Genetic susceptibility contributes significantly to the development of diabetes and its complications. Recent successes in genome wide association and exome sequencing have demonstrated that the technological capability now exists to identify many of the genes responsible for complex disorders. To be successful in such endeavors, it is necessary to combine expertise in genetic epidemiology, clinical investigation, molecular genotyping, DNA sequencing, and mathematical genetic analysis. The goal of the Human Genetics Core is to offer such expertise to DRC investigators conducting genetic studies. To achieve this objective, the Human Genetics Core will: a) Assist DRC investigators in the development and successful completion of well-designed genetic studies; b) Establish and store EBV-transformed lymphoblastoid cell lines (LCLs), as well as PAXgene tubes; c) Provide access to molecular methodology for genome-wide association studies (GWAS) and specialized (e.g., the exome chip), candidate gene sequencing, whole exome sequencing (WES), whole genome sequencing (WGS), and large-scale gene methylation analysis (by chip); d) Assist with mathematical genetic epidemiologic analysis, including analysis of multi-omics data; e) Make induced pluripotent stem cells (iPSCs), as well as diabetes-relevant cells derived from them, available to investigators as a means of investigating the impact of specific genetic variants on organ development and tissue function; f) Provide training in genetic techniques to DRC investigators and staff; g) Provide access to DRC investigators to a national multi-ethnic (including high-risk minorities) genomics resource for the study of diabetes and diabetes- related phenotypes. In the last cycle, the Human Genetics Core brought GWAS technology to DRC investigators and in this cycle extends the technology available for studying human samples with the addition of specialized genotyping chips, methylation chips, exome and whole genome sequencing, and iPSC technology. The DRC offers a unique opportunity to facilitate research directed at identifying and characterizing the genes responsible for diabetes and related disorders, including both macrovascular and microvascular complications, by providing access to both the expertise and facilities necessary for such genetic research in human populations. In the last cycle, the Human Genetics Core augmented GWAS technology by offering specialized genotyping chips to DRC investigators as well as iPSC technology. In this cycle, the Core will expand the available technologies, including several new specialized genotyping chips (e.g., GSA, 850K methylation), next generation sequencing, and diabetes-relevant tissues derived from iPSCs, complemented by updated multi-omic analysis methods. The DRC facilitates research directed at identifying and characterizing the genes responsible for diabetes and related disorders by providing access to both the expertise and facilities necessary for such genetic research in human populations.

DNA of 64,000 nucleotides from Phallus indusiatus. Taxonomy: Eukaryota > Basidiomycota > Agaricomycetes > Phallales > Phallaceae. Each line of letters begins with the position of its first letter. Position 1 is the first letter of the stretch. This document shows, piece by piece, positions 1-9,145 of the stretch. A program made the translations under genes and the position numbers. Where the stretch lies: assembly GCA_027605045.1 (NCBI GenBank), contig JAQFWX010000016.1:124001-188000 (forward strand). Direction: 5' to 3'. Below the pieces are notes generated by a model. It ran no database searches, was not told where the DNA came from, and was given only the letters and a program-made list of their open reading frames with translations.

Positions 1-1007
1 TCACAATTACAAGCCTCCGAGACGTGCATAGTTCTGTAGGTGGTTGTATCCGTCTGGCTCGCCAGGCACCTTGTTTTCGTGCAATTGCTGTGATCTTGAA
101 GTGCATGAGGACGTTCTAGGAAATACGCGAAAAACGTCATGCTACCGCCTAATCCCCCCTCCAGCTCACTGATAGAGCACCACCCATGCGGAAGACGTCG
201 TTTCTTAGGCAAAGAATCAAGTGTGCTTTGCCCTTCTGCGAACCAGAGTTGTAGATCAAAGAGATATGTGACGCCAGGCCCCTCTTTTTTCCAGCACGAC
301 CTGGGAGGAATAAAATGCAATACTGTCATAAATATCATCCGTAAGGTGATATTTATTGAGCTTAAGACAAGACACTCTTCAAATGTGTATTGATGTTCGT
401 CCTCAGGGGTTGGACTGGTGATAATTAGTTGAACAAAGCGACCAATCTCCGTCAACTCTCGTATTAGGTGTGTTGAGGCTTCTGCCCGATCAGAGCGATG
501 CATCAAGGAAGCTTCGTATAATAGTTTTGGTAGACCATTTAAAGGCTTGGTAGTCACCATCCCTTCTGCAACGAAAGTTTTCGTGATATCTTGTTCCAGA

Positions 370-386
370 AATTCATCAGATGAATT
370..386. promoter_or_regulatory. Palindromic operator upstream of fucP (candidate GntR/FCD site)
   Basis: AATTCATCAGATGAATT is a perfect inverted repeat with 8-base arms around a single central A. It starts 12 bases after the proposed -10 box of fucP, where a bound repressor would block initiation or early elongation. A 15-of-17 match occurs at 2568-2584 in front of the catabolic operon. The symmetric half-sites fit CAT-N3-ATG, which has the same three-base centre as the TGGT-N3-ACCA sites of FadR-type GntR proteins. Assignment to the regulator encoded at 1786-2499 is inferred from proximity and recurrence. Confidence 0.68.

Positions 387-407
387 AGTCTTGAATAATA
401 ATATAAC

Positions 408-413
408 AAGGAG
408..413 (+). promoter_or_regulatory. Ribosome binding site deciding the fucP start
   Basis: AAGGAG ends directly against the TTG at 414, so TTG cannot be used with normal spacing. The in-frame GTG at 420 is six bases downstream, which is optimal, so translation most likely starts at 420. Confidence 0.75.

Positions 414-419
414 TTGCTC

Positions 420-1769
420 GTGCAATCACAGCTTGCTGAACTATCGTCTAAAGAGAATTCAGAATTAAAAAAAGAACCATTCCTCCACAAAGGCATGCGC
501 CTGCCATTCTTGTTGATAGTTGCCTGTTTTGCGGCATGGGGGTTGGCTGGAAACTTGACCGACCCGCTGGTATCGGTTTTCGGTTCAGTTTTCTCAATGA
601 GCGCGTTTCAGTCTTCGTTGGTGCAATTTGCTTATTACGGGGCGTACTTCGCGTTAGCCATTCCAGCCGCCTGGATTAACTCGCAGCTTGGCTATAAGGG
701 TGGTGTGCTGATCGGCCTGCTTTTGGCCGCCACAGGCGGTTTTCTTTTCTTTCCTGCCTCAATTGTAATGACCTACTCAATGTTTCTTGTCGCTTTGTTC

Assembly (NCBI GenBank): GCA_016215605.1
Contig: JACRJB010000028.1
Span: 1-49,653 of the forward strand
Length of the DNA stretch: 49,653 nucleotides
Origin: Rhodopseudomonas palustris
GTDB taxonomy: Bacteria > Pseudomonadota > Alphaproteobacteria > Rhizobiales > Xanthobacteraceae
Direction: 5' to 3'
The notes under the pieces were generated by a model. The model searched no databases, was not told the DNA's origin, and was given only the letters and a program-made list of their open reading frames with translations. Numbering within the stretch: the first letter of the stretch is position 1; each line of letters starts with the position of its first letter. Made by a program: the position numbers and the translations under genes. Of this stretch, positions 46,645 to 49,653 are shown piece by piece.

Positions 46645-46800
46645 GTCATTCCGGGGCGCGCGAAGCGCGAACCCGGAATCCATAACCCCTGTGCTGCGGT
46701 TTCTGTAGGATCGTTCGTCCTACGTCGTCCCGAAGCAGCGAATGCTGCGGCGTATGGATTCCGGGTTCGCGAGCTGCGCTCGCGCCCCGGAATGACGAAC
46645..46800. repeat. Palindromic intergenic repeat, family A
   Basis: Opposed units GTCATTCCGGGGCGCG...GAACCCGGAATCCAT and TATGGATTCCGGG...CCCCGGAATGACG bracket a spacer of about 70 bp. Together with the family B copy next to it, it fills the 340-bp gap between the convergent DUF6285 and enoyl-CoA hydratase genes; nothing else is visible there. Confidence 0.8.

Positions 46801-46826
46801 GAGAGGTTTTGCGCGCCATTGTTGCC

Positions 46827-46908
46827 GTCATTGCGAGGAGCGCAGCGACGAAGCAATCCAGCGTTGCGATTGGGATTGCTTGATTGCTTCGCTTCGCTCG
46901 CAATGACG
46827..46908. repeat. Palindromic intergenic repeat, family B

National Institute of Health (NIH)
National Institute of Diabetes and Digestive and Kidney Diseases (NIDDK)
Center Core Grants (P30)
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Special Emphasis Panel (ZDK1)
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University of California, San Diego
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